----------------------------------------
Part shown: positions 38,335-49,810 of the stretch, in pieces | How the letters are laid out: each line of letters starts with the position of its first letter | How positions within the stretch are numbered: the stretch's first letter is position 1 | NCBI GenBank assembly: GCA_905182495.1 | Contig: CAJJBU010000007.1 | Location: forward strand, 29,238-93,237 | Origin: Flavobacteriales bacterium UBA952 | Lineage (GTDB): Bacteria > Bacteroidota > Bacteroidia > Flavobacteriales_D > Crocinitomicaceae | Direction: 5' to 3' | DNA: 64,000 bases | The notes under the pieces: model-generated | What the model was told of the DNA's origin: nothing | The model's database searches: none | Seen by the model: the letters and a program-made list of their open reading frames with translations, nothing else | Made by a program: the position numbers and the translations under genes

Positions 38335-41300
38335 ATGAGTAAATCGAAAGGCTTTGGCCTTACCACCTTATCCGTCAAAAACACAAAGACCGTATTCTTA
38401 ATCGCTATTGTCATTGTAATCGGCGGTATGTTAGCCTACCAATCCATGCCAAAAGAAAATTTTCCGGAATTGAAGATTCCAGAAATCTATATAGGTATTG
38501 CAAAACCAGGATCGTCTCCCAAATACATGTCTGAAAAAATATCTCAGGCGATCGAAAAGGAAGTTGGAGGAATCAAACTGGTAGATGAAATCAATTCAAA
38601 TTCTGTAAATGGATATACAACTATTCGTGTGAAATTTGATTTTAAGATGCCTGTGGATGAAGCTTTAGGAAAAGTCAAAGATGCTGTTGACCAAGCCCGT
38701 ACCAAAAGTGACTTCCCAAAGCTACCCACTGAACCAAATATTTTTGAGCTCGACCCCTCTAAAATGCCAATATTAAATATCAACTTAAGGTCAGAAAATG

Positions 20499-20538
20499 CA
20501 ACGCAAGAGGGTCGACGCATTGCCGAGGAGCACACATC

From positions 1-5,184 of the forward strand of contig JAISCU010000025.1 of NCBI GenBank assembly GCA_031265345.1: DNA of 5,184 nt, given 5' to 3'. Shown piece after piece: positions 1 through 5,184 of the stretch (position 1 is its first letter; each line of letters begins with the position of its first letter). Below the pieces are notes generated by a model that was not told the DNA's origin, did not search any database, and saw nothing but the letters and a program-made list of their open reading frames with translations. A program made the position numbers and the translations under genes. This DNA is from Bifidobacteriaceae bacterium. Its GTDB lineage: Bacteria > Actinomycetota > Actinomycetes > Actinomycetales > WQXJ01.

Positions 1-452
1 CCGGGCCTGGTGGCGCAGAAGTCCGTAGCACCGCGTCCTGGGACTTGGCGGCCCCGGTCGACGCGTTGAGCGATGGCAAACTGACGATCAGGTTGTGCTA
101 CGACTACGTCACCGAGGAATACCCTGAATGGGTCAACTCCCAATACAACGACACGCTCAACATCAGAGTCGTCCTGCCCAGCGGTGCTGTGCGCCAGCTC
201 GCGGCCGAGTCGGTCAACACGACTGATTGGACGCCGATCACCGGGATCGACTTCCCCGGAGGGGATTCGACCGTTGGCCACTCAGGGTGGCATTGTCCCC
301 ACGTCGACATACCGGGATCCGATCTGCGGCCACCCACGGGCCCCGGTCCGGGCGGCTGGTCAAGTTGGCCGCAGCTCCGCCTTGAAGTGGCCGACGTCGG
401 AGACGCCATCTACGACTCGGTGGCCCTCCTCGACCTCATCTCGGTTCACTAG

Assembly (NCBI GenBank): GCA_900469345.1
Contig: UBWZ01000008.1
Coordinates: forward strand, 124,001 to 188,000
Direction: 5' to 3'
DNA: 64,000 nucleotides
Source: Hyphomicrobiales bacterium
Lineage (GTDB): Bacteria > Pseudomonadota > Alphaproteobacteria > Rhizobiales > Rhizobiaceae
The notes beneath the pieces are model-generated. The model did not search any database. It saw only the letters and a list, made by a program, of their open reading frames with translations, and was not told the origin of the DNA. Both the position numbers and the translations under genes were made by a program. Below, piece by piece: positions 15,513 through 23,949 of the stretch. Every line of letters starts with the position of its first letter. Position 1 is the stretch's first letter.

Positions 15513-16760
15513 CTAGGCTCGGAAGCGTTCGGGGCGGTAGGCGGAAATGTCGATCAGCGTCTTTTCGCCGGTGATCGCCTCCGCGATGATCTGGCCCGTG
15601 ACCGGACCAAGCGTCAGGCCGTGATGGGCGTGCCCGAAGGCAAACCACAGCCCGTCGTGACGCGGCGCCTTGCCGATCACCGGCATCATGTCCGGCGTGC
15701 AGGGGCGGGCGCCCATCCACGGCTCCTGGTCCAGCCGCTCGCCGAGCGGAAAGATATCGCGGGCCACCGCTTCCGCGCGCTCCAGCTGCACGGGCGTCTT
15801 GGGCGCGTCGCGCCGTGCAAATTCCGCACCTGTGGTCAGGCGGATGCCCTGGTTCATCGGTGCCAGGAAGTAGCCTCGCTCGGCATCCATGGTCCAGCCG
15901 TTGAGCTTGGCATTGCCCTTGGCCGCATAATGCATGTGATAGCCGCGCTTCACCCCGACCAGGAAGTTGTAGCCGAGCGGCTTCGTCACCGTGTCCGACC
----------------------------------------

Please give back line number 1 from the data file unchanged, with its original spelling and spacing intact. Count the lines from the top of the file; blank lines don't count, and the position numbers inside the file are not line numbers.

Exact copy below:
Part shown: positions 38,335-49,810 of the stretch, in pieces | How the letters are laid out: each line of letters starts with the position of its first letter | How positions within the stretch are numbered: the stretch's first letter is position 1 | NCBI GenBank assembly: GCA_905182495.1 | Contig: CAJJBU010000007.1 | Location: forward strand, 29,238-93,237 | Origin: Flavobacteriales bacterium UBA952 | Lineage (GTDB): Bacteria > Bacteroidota > Bacteroidia > Flavobacteriales_D > Crocinitomicaceae | Direction: 5' to 3' | DNA: 64,000 bases | The notes under the pieces: model-generated | What the model was told of the DNA's origin: nothing | The model's database searches: none | Seen by the model: the letters and a program-made list of their open reading frames with translations, nothing else | Made by a program: the position numbers and the translations under genes